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Protect your rights in Europe

With a single market of 500 million people across 27 countries that some of the world’s richest consumers call home, it is unsurprising that brand owners want to boost their presence in the European Union marketplace. But protecting their trademark rights there can be a tricky business.

While politicians made it easier for them to register their marks on a pan-EU basis by launching the Community trade mark (CTM) 16 years ago, a patchwork of national laws runs parallel to the CTM system, making it essential for IP owners to understand the rules if they want to maximize their rights.

Panelists in two sessions at the Annual Meeting will introduce them to a series of important issues in European trademark law. The first focuses on filing strategies by considering the advantages (and disadvantages) of using the Madrid Protocol, CTM and of dropping national marks in Europe altogether. It also examines the rules governing the use of a modified mark, and the vulnerability of your mark to attacks on the grounds of non-use. The second session will look at the legal impact of using an unregistered mark—and of not using a registered mark.

Eric Bakker of Bakker & Verkuijl, who will moderate tomorrow’s session, will summarize some recent disputes in Europe relating to use of a modified mark and explain how that puts the owner at risk of a challenge for non-use. Three cases are now before Europe’s highest court, the Court of Justice of the EU, which is set to outline how national courts should interpret EU trademark law on this issue. In the first, the Court will consider whether the owner of the marks PROTI, PROTI POWER and PROTIPLUS should be allowed to maintain the registration for PROTI, even though a rival claimed that it had not genuinely used the mark.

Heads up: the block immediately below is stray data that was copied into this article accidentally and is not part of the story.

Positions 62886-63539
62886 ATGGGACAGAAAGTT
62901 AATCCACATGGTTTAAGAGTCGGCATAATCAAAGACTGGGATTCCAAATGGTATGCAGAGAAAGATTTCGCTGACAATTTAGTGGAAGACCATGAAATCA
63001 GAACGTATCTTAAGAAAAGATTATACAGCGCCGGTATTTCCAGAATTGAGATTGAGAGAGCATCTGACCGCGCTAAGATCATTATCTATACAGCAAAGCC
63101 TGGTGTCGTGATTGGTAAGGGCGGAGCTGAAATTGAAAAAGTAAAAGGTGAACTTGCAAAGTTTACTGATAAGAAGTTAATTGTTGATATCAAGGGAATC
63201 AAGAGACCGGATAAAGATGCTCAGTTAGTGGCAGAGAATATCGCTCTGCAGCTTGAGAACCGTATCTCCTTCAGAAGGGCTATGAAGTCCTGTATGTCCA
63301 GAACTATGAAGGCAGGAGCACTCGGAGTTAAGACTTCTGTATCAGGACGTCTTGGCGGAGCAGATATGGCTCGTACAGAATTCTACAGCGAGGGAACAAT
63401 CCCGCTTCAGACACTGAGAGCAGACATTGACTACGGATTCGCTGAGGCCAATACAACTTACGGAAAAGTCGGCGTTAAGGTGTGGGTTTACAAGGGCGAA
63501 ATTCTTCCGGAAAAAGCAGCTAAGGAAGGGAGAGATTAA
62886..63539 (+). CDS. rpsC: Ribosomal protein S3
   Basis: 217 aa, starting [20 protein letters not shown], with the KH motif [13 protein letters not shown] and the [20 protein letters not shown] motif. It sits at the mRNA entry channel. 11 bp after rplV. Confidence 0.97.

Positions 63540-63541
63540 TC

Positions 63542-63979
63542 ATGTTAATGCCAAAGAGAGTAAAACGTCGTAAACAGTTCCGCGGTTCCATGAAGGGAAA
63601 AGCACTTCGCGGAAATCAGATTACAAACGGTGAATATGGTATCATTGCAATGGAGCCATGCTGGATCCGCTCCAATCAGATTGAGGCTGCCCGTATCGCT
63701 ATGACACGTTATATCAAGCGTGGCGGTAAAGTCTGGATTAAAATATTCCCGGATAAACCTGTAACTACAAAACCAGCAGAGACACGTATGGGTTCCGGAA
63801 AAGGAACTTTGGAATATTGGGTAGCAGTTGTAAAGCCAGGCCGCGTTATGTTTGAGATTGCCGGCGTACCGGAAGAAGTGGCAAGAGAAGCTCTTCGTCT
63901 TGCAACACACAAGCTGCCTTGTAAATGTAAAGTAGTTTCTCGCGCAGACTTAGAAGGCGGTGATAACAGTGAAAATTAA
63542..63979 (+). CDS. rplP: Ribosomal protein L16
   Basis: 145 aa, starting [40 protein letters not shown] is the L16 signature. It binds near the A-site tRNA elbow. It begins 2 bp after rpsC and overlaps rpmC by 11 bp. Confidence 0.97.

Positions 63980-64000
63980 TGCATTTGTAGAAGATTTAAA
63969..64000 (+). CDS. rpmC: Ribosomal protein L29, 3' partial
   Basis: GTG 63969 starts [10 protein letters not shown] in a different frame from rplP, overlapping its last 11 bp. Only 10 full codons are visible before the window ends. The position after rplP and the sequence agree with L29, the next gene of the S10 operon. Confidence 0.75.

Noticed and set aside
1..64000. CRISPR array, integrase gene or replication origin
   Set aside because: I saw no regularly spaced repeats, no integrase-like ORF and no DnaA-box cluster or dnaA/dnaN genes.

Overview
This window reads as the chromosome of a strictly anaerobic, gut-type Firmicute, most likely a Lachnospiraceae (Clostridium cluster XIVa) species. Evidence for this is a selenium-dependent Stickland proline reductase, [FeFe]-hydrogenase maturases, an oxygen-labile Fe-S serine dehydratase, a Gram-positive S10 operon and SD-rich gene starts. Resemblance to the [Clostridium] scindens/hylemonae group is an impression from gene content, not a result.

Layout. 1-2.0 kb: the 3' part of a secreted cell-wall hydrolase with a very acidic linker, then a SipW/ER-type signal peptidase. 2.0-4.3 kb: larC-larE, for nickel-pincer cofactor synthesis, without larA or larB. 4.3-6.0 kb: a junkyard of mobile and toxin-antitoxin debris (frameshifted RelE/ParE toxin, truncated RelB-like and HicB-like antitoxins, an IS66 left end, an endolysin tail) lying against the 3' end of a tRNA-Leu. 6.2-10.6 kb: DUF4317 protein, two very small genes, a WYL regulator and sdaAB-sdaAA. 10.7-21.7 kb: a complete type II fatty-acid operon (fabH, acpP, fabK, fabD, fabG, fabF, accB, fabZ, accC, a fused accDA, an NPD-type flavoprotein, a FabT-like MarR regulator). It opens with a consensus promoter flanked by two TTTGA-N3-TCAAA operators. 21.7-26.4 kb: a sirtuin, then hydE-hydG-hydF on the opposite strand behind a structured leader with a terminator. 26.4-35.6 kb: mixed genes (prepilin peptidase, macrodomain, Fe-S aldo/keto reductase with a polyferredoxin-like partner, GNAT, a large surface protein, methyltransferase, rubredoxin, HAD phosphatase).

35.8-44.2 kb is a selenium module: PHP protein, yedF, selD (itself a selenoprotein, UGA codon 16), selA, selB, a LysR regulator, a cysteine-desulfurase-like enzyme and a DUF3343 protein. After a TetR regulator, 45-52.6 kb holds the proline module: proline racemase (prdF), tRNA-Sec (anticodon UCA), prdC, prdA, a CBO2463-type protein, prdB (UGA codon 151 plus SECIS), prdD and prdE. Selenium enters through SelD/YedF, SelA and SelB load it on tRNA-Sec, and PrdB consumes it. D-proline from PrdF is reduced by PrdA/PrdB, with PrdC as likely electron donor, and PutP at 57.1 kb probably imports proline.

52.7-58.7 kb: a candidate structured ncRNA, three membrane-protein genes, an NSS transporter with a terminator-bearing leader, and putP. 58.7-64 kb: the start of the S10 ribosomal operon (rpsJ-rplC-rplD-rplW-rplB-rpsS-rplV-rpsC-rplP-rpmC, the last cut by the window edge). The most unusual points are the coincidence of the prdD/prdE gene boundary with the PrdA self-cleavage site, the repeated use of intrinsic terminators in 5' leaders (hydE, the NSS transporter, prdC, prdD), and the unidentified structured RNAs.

The Court is also set to decide a dispute between apparel company Levi Strauss & Co. and a retailer. Levi Strauss owns a trademark for a blank red tab made of cloth, which appears on the pocket of its jeans. When it accused a business rival of infringement, the defendant claimed the plaintiff had used the red tab only as a red tab with the word LEVI’S and said that only the use of this mark (which was also registered) was genuine.

The third case is between UK optician chain Specsavers and supermarket Asda. The Court of Appeal in London has asked judges in Luxembourg a series of questions, including whether a company’s enhanced reputation in a color can be taken into consideration in an issue of consumer confusion, even though the trademark had not been registered in colour.

“The issue of use is especially important for logos and device marks which tend to be updated and evolve over time,” says Bakker. “Trademark owners and their counsel should be even more careful when it comes to these marks in deciding what they should file for and how they use their marks.”

Community trade marks: reforming the system

1996The Community trade mark (CTM) system is launched. The Office for Harmonization in the Internal Market (OHIM) receives more than 40,000 CTM applications in first year and some EU member states begin to fear that national filings will slump.

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